As we watched Graydon Carter interview Tony Blair in front of a small audience of Vanity Fair editors and friends at MoMA last night, we became certain of two things: One, Carter is a surprisingly funny interviewer, and two, Tony Blair’s memoir, which he’s writing longhand and turning in to publishers next year, is going to be one hell of a book. What else did we learn about Blair, whose main job is working on the Israel-Palestine conflict as the official Envoy of the Quartet on the Middle East on behalf of the United Nations, the European Union, the United States, and Russia? Below are highlights, including Blair’s only answer when Carter started playing “Word Associations.” (We left out the part where Carter said one of his friends thinks the Queen is the “sexiest woman he has ever known.”)
On keeping up with George W. Bush:
I talked to him [on the phone] a couple of weeks ago … Actually, funny enough, which is a truly bizarre thought for both of us — but certainly anyone who knows my technological capabilities, very odd for me — we do e-mail together.
On what they talk about:
Lots of things. The world. [Long pause, audience laughter.]
On the film The Queen:
You’ll never believe it when I say this, but I actually have not seen it … When the film first came out, I actually had my weekly audience with the Queen … I mean, the real Queen, where you sit rather — well, not quite like this; it’s a lot more respectful than that — but anyway, she said to me, she opened the conversation by saying, “I gather there’s a film.” I said, “Ah, yes. I think there is.” She said, “I’d just like you to know that I’m not going to watch it. Are you?” So, uh, as a dutiful subject, I said, “No! Of course not!”
I didn’t even have a mobile phone until the day I left office. So that was my first mobile phone, and after they gave me my first mobile phone, I decided to send my first text to an old friend of mine saying, “Hi, how are you? Let me know what you’re doing.” And I hadn’t realized, because I’m particularly technologically ignorant, as I say, that my name didn’t appear on the text, so I got a message back saying, “Sorry, but who are you?” And I’m sitting there thinking … It’s been 24 hours.
On Bush’s one regret, that there were no WMDs in Iraq:
[Carter, who can’t resist: “It’s a bit like a man who shoots another man because he believes he raped his wife, who then finds out the man didn’t rape his wife, and then when he finds out is asked if he had any regrets, and he says, ‘Yeah, I wish the guy had raped my wife.’ I mean, his logic is so … so Bushian.”]
Well, let me put it in Blair-ian terms. I don’t regret removing him from power, and that was the choice that we faced in the end. It’s true that the threat that was posed with respect to WMDs, as I’ve said many times, cannot sustain the original case from the intelligence, which was wrong. But what you can sustain is a very good case for not having him there. And, yes, it’s been extremely difficult and bloody since he was removed, but that, in my view, is because the very selfsame forces we are fighting everywhere, including Afghanistan, went in there deliberately, through terrorism and chaos and external forces supporting some of the indigenous forces, in order to create the situation where Iraq was destabilized. And in that situation, I think we had to stand up and fight back to make sure the country was able to get on its feet.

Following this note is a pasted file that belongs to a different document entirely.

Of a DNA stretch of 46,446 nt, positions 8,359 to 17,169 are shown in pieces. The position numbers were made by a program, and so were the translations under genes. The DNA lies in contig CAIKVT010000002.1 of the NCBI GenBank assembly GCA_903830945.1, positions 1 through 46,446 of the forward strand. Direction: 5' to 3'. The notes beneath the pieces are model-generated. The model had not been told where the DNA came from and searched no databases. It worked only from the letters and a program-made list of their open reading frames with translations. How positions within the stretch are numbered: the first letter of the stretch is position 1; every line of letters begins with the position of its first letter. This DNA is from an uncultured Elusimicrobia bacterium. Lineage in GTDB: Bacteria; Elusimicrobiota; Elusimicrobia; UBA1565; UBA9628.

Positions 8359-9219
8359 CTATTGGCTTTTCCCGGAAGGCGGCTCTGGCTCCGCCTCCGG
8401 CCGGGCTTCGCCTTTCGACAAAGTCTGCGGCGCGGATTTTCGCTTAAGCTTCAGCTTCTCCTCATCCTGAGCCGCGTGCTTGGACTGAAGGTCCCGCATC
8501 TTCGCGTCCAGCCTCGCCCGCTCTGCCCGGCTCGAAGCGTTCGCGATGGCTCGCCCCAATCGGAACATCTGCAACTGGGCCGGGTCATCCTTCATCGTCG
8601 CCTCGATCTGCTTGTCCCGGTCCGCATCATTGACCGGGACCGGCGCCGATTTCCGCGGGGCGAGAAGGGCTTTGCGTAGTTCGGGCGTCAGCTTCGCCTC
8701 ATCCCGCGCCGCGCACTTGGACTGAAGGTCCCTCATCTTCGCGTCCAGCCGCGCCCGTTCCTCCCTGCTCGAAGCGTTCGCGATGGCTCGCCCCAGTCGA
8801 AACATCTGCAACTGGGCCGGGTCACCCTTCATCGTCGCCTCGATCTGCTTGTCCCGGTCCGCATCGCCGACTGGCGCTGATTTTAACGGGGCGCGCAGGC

On not going after Robert Mugabe, Kim Jong-il, and Vladamir Putin:
I wouldn’t put them in the same category. People often say to me about Mugabe, “He’s an evil dictator. Why don’t you get rid of him?” And I say, “I would get rid of him, but actually military action against him would not be possible.” … Because the surrounding countries would not support it, and would in fact oppose it deeply. It was not something Great Britain could do on its own. My view of this, and this is my view of foreign policy, is if you can intervene to save people from brutal dictatorship, you should do it. That’s basically what I believe. However, there are countries that are dictatorships that will evolve in a benign way. So for example, China is not a democracy, but in my view China will evolve in a benign way. We should be their partner in that evolution. Zimbabwe under Mugabe is not going to evolve in a benign way. Iraq under Saddam was not going to evolve in a benign way.
On his autobiography:
Instead of doing this as “I met such and such five world leaders on such and such a day and they said such and such,” I’m writing it more as, if you like, a personal journey. This is how, as a human being, how I felt and I thought and why I acted as I did. Not as a means of sort of self-justification, because I don’t think there’s any point in getting into that, but in a sense to try and describe what it’s like be doing a job like this … What did I learn and what are those lessons for the future … What it’s like to be in one of the very senior positions of authority and power, which is an enormous privilege but a hugely onerous responsibility? And how does it actually affect you personally?
Word Associations: Prince Charles
Prince Charles, actually, the one thing he is absolutely expert of, is everything to do with wildlife and the countryside … And you know, every year, you as prime minister spend a weekend with the royal family [in Balmoral], and one day when I was up, Prince Charles and I, we had gotten to talking about wildlife and the countryside and what plants are used in what way and so forth and he then explained to me — he actually took out and showed me — the mushrooms you could eat and the mushrooms that you couldn’t.